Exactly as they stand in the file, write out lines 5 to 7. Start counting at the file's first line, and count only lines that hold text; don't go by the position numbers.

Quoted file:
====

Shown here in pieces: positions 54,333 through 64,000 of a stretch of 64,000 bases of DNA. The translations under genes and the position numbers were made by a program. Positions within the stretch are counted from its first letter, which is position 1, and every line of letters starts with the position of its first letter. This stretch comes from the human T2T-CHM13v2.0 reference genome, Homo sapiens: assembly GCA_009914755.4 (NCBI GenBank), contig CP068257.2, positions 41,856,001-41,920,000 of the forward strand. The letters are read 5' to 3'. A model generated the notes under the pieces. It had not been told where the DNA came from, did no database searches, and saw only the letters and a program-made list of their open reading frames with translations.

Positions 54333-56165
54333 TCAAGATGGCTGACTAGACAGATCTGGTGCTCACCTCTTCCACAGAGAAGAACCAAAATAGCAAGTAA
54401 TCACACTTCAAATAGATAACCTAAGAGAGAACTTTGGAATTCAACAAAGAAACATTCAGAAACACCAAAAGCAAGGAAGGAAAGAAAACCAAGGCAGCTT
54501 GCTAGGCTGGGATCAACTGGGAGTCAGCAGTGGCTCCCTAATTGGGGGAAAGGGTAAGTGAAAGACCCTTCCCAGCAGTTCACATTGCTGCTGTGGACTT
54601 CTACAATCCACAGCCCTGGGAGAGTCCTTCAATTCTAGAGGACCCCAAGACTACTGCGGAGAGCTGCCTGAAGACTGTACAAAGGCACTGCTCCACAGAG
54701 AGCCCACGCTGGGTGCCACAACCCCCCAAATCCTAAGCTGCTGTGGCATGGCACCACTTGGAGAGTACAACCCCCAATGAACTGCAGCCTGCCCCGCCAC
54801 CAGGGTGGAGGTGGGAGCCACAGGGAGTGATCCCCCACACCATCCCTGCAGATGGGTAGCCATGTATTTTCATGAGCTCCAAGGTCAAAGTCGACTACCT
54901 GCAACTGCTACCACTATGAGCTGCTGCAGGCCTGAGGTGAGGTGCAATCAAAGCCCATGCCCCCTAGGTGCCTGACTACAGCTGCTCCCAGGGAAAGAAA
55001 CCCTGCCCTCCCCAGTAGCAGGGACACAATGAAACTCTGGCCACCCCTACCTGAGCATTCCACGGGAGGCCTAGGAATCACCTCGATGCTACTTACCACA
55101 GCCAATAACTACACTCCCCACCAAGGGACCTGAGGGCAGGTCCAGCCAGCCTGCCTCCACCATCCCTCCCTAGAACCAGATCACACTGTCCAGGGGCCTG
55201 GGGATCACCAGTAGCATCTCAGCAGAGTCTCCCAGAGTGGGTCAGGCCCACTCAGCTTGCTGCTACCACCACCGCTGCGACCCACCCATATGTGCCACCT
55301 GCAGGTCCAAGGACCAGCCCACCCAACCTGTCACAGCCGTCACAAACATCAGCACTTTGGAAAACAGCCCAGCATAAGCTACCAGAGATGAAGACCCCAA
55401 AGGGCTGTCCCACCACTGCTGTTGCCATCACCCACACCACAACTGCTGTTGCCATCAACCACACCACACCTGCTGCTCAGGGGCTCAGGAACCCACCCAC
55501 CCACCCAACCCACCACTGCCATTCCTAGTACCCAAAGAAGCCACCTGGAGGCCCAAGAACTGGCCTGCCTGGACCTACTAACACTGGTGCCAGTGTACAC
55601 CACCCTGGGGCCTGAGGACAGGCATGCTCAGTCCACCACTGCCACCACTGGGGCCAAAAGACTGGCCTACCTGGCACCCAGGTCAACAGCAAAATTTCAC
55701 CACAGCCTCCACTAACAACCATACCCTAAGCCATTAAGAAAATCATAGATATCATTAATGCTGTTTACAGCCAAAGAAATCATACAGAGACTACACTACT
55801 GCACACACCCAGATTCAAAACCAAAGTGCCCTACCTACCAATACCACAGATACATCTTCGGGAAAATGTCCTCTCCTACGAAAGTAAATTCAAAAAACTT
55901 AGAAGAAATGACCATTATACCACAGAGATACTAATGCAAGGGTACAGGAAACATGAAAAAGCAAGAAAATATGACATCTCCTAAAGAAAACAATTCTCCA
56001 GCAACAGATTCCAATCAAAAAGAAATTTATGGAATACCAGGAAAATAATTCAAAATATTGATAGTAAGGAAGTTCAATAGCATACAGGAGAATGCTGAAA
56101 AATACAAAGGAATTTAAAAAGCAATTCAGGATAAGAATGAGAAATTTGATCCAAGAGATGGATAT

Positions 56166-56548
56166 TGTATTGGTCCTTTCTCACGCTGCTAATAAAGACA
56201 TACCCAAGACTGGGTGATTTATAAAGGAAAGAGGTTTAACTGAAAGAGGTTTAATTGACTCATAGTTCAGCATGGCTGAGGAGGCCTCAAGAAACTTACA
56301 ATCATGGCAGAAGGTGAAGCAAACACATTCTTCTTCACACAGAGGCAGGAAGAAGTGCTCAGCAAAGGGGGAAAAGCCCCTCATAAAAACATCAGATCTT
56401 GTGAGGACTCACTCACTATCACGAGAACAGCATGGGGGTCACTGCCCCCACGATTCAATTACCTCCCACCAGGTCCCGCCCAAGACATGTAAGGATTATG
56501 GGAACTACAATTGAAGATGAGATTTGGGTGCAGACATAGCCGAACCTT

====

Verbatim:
54501 GCTAGGCTGGGATCAACTGGGAGTCAGCAGTGGCTCCCTAATTGGGGGAAAGGGTAAGTGAAAGACCCTTCCCAGCAGTTCACATTGCTGCTGTGGACTT
54601 CTACAATCCACAGCCCTGGGAGAGTCCTTCAATTCTAGAGGACCCCAAGACTACTGCGGAGAGCTGCCTGAAGACTGTACAAAGGCACTGCTCCACAGAG
54701 AGCCCACGCTGGGTGCCACAACCCCCCAAATCCTAAGCTGCTGTGGCATGGCACCACTTGGAGAGTACAACCCCCAATGAACTGCAGCCTGCCCCGCCAC